At present I am concerned that every child in Durham receive an opportunity, an equitable opportunity. I look at foreign countries, even the communist countries, seem to be ahead of us in this aspect. They recognize their most precious resource is the young people. They recognize that education is important, an enlightened populace is very important, and in this society, I think it's more important in a democratic society. We perhaps have bent over backwards in allowing people free choice in some areas. In other areas now we're going to pull in from free choice [laughter]. But I think the sixteen-year old is hardly in a position nowadays to make a lasting decision about his future because he simply is not able to cope with this system we live in. He can't earn a living even if he should get a job and make a minimum wage, you can't live on a minimum wage. We have not only the people that are unemployed and unemployable, but we have a large group of working poor. And I think this is the greatest tragedy of all, people who work hard, all day, every day, and still can't earn a living. That's most unfortunate. I think it's like your child. You would not permit your child to make decisions before he was capable of making those very important decisions, to say, "You go out there in the street without looking and a car will come and hit you." You have to be absolutely sure that he can negotiate his way across the street before you let him, because there's too much at stake. And I think this is the way it is with our sixteen-year olds. All they're able to do is to replicate themselves, which they're doing. Saw a young mother in the library the other day who became angry with her child who was just standing up in her stroller, and reaching up and grabbing her mother's papers. She took him and pushed him back down in that stroller, and I said, "Ah!" I made a noise and I think I frightened her, and I went over to her and I said, "My dear, you cannot treat your child this way." And I talked to her and she seemed to be very surprised. But I doubt that she's ever had anybody to talk to her like this. A mother she was not. No idea. Well, I feel sorry for that child. We all know it's predictable, what's going to happen to him. He's not going to get very much from her, because she's not capable, she doesn't have it to give. This is what we're dealing with. I think there's too much at stake here to leave it to chance. In this society, right here in Durham, there's a lot you can do if you are literate and if you are skilled, and there is a very good place, a community college where you can go and get that skill. But if you don't have it you are lost.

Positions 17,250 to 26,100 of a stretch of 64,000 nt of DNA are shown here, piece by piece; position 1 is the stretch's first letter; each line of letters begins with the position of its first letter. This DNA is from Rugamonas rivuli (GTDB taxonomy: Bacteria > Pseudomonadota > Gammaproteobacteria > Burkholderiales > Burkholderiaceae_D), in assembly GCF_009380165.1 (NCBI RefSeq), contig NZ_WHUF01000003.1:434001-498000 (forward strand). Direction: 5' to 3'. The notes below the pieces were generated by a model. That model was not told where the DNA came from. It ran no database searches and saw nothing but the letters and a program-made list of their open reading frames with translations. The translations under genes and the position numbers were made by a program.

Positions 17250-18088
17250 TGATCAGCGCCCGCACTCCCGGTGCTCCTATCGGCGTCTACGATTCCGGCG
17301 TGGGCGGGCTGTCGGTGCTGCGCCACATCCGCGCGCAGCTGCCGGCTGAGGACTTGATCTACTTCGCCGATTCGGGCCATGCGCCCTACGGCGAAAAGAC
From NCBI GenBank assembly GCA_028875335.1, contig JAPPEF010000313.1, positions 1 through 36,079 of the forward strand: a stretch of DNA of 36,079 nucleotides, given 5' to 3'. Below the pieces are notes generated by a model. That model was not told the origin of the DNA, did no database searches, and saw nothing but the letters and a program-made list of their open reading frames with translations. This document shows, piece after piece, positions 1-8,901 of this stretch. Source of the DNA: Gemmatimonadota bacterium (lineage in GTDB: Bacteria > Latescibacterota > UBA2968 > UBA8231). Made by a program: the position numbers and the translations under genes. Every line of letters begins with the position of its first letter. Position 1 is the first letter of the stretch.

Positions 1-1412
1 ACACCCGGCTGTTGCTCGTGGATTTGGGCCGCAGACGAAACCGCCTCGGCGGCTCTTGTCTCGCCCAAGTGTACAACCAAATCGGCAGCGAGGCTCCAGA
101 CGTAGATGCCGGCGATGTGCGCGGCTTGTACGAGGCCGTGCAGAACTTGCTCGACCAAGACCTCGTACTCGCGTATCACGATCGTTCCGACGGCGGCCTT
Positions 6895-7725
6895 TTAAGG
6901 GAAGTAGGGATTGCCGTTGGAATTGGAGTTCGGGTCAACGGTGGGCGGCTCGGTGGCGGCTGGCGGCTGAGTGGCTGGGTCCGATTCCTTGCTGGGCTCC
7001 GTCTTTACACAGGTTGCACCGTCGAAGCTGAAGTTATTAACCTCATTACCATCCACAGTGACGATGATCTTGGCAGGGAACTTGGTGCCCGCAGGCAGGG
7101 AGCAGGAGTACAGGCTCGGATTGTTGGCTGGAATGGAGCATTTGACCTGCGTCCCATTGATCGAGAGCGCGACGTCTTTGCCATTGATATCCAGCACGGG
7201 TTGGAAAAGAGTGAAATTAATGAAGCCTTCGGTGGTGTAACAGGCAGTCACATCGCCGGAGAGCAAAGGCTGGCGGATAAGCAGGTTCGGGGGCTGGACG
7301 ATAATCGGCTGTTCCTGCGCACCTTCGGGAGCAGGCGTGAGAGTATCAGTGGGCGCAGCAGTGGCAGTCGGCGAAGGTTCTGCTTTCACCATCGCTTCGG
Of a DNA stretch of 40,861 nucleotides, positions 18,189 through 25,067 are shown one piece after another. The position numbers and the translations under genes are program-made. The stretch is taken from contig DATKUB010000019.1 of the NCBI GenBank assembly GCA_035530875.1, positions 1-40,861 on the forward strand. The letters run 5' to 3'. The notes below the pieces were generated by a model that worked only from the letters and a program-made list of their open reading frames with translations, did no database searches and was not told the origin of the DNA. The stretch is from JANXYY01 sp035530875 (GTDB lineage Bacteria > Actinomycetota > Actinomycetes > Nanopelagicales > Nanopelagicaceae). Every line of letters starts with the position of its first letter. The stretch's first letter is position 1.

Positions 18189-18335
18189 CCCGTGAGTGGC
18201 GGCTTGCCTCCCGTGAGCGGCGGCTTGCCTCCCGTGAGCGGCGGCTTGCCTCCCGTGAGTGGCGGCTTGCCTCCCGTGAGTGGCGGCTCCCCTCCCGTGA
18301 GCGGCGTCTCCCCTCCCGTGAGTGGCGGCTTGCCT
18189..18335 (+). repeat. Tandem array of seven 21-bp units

So the education issues lead for you directly into the job issues?
Oh, I think so. There was a time that you could work if you were strong and willing. I remember when we came to Durham, Pettigrew Street, Pettigrew and Corcoran was the corner where men stood if they wanted to work. Somebody would come by with a truck and get a load of men to work that day. Not very satisfying or rewarding work to be sure, but it was work. But now you have to have some skill to do almost anything. Went to a department store the other day to get a wedding gift and gave them the name and the date of the wedding and she punched a few keys and the young lady's name came up and all of her patterns and what she had and what she needed. Just in a department store you might think that's not particularly skilled labor, but you need to know how to do some computer work, so you have to read, you have to write. Literacy has taken on a new meaning. When I grew up and knew the word "literacy," it literally meant to read and write your name. That was about it, that was all you needed. But now there's so much more that you need to be considered literate. I consider myself computer illiterate, because I don't know anything about computers. They are just a vital part of our world today. But, my children and my grandchildren do, and that's the important thing.